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April 16th 2020

Civil Liberties

Police agree to pay damages, but offer no apology for their failure to protect murdered Birmingham woman

Simon Wilson

Simon Wilson

Head of New Claims and Senior Solicitor

Police agree to pay damages, but offer no apology for their failure to protect murdered Birmingham woman

The children of a murdered Birmingham woman have received a five-figure sum from West Midlands Police following a catalogue of police errors prior to her death.

The children of a murdered Birmingham woman have received a five-figure sum from West Midlands Police following a catalogue of police errors prior to her death.

Jenny Oakes, 39, from Rubery, Birmingham, along with her sister Maria (37) and brother Rafi (32), fought for six long years for some recognition from the police that mistakes had been made. Jenny plans to use the money to open up a beauty salon and training academy in memory of her late mother, Jacqueline.

Jacqueline, 51, was found dead in an Edgbaston tower block in January 2014. She died from multiple blunt force injuries after Marcus Musgrove battered her to death. He was found guilty of her murder and sentenced to a minimum of 18 years in July 2014.

An IPCC investigation in 2017 found that Jacqueline was let down by a raft of procedural errors and 19 police officers and staff were found to have a case to answer for misconduct. No one lost their job as a result.

A settlement was reached earlier this month on behalf of Jenny, Maria and Rafi by Hudgell Solicitors for breaches under the Human Rights Act.

Jenny Oakes says: “All we ever wanted was for someone to say sorry. Unfortunately, when it comes to the police, I have learnt that sorry is not in their vocabulary. But we were not going to go away, it might have taken us six long years but we were determined to get some recognition from West Midlands Police about the way they treated our mom.

“At first the police refused to even listen to me, just like they did with my mom, but there were too many failings and too much at stake for me to let this go. I had to succeed for my mom and for all the other women out there who suffer domestic abuse.

“I’m not interested in the money. I would have preferred it if those responsible had lost their jobs, but as that rarely happens taking a civil action was the only way to get some form of recognition. The police might not have said sorry but I feel fully vindicated by their decision to settle our case.

“The money will be divided between me, my sister Maria and my brother Rafi. Before my mom died, I had my own beauty salon in Halesowen, but the trauma of losing my mother in such a violent way meant I had to close it down. But now I feel that something positive can come out of what has been a living nightmare and a new positive chapter can begin. I think my mom would be proud of me.”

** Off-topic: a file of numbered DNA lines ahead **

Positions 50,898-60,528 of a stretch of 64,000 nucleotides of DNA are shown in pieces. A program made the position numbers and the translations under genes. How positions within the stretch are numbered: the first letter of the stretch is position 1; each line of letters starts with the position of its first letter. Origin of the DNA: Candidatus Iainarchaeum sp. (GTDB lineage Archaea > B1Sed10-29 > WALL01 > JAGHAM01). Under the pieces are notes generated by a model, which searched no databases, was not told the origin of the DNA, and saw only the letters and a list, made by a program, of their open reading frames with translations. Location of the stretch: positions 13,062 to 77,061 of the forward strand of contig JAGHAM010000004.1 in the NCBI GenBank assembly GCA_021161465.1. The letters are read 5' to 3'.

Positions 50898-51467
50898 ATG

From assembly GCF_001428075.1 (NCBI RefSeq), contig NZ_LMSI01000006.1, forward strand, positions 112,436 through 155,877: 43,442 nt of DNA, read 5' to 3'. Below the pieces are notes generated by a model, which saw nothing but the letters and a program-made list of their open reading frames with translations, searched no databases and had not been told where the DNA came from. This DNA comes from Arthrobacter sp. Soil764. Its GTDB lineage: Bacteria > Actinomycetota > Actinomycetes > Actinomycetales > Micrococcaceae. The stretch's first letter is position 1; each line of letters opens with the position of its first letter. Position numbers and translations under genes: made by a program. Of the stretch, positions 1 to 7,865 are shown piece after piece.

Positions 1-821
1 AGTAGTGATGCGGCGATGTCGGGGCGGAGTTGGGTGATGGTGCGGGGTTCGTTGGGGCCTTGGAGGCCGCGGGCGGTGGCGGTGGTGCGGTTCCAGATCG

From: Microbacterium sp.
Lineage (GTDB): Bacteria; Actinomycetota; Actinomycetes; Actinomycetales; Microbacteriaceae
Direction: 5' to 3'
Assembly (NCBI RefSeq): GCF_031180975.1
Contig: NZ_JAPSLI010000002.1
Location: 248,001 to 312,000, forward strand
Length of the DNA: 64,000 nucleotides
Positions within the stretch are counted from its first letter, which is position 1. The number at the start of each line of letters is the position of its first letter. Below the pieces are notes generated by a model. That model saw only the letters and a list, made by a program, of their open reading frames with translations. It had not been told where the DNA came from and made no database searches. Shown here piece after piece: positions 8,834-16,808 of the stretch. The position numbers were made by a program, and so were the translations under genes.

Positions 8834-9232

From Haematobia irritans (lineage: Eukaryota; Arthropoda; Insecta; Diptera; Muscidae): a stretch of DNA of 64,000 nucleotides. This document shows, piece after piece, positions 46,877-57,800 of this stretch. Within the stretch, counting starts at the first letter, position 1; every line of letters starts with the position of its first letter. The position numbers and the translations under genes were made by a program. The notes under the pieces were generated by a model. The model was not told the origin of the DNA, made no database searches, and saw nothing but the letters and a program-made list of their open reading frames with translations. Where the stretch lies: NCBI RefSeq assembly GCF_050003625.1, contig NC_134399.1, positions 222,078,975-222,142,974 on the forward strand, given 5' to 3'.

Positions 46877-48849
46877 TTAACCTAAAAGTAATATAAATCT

The settlement comes at a time when the issue of domestic violence is in sharper focus than ever before after charities reported a surge in activity since social distancing guidelines came in.

Jenny adds: “I feel it is more important now than ever before to send a warning out to police forces everywhere about domestic violence in the wake of so many more calls being made to charities since the lockdown.

“Domestic violence can happen to anyone, male or female, young or old, and we have to rely on the police to be our first line of defence. My message to the police is simple: don’t ever assume and always do your research. I feel that my mom was written off and she paid for this with her life.”

Civil liberties and police action solicitor Simon Wilson of Hudgell Solicitors secured the settlement. He says: “All too often I see the devastation left behind after an entirely avoidable death like Jacqueline’s. It makes it all the more important that the police are held to account for their actions.

“I’m pleased for the Oakes family that after a long battle we’ve been able to secure this settlement and that they can move forward and create something positive in memory of their mother.”

Musgrove and Jacqueline first came into contact with one another in April 2013 when he was placed into the same supported accommodation as her.

For the next 10 months, a catalogue of verbal, physical and sexual abuse and harassment by Musgrove were reported by Jacqueline and her friends to West Midlands Police and various support services.

In June, Musgrove was charged with assault and harassment and refused bail for attempting to strangle Jacqueline. The CPS later withdrew the case against Musgrove, unaware of his violent history, and he was released back to the same accommodation.

On 7 January 2014, Jacqueline, who was by now staying with a friend in Edgbaston, reported being raped by Musgrove. He was subsequently arrested but he was released on bail under the condition that he did not approach Jacqueline. Within just over 24 hours police were notified that he had breached his bail when they received a 999 call from a friend of Jacqueline’s. He should have immediately been rearrested, but this didn’t happen until after Jacqueline’s body was found in the early hours of 14 January. She had been battered to death by Musgrove.

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